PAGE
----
The Associated Press
OKLAHOMA CITY — Legislation that would allow 20 percent of public schools to operate as charter schools free of many state school mandates was approved by the Oklahoma House Wednesday in spite of opponents who said it will erode the due process rights of teachers and ultimately reduce state support of public schools.
“You’re for teachers or you’re not for teachers,” Rep. Samson Buck, D-Ardmore, said before the House voted 60-39 along party lines for the measure and sent it back to the Senate for consideration of House amendments.
The bill’s author, Republican Floor Leader Tad Jones of Claremore, said the bill, known as the School District Empowerment Program, will allow local school districts to decide which state mandates to implement and give school administrators and school boards more local control to better address community needs.
It will also provide more local control over how school districts spend scarce education resources. The bill’s requirements would be implemented over the next seven years and its impact on local schools will be closely monitored, supporters said.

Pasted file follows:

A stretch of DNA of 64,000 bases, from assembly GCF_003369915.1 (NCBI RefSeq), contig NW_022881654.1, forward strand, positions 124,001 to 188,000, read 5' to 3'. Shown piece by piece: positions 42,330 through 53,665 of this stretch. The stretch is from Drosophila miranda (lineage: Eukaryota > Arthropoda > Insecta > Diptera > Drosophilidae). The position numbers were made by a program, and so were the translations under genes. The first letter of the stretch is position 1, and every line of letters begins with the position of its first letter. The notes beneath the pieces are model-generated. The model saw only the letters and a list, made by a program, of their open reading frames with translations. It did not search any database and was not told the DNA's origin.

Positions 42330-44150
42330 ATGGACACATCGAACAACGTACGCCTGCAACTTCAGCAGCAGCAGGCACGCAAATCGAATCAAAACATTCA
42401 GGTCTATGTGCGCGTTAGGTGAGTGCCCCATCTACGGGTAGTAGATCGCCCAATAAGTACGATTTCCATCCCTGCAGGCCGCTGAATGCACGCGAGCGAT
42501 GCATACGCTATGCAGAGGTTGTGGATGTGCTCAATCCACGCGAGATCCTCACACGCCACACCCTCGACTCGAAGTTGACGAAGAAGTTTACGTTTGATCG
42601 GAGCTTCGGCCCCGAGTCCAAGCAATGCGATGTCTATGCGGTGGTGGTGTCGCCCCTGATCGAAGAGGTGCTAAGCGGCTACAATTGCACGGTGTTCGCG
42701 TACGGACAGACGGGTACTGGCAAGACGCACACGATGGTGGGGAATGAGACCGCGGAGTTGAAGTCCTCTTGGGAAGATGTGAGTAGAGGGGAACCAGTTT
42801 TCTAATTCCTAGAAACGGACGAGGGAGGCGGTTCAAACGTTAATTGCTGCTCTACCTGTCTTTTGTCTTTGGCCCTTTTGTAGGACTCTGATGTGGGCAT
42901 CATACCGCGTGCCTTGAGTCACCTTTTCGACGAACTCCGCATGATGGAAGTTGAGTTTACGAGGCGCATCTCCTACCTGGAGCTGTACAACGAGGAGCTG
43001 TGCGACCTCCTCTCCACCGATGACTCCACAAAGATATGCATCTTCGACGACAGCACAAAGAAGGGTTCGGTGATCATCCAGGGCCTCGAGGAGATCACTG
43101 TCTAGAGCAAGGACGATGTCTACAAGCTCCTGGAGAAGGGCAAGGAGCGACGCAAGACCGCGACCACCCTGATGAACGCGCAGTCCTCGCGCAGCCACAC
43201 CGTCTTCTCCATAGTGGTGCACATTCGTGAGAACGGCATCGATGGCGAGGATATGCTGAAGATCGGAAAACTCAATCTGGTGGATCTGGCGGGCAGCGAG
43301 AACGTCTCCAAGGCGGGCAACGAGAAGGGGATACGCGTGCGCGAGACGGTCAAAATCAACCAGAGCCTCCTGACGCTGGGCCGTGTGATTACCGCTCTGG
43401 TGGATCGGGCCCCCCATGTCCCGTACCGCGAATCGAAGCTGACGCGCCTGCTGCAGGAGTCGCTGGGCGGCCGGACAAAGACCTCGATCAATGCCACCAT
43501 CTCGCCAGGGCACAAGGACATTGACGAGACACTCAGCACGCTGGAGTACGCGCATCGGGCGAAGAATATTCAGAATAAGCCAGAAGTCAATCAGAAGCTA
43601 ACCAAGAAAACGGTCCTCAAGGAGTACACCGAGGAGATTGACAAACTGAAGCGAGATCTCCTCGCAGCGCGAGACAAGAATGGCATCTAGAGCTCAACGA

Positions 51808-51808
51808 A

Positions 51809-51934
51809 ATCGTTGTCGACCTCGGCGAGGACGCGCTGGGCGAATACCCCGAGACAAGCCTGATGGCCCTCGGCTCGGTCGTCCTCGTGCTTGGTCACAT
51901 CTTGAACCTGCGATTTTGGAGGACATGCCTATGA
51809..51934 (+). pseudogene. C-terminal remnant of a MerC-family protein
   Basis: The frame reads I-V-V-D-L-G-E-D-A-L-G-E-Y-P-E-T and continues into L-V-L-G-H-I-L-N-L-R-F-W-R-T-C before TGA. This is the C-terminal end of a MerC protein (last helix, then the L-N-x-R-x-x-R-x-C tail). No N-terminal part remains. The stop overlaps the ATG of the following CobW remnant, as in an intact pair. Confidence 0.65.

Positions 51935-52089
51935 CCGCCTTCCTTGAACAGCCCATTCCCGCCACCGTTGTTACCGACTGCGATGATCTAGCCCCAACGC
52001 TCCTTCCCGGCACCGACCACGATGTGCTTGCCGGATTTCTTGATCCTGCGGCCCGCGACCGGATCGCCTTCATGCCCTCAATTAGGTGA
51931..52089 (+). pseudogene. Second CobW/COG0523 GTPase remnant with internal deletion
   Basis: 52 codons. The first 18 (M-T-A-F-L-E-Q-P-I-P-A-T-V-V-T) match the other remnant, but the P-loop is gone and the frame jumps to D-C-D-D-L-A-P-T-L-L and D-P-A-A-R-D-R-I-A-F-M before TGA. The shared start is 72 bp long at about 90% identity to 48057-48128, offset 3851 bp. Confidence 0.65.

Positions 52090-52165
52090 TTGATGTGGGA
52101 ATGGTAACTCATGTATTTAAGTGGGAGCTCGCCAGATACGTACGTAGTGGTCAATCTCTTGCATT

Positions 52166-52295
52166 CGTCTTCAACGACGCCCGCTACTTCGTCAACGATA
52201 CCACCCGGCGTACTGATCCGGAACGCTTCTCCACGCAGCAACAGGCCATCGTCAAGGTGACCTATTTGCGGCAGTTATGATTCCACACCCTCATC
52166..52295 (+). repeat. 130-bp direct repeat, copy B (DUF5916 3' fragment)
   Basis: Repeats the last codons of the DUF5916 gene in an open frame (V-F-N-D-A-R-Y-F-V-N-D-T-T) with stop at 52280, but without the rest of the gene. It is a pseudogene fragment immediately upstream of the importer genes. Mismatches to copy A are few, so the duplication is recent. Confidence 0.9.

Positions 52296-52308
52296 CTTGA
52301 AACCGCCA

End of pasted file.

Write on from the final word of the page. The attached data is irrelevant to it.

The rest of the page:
“For years, school administrators and teachers have fought the mandates coming from the state Capitol and have argued that they know what is best for their students, not politicians,” Jones said. “We’re going to let them have that flexibility.”
The legislation is supported by the Oklahoma State School Boards Association, which has argued that mandates requiring class-size limits, libraries and other educational activities have burdened local schools and limited administrators as to how school funds can be used.
But a teacher’s organization, the Oklahoma Education Association, opposes it and has mounted an informational campaign in recent weeks that involved a rally by hundreds of teachers at the state Capitol and personal appeals and letters from teachers urging lawmakers to oppose the bill.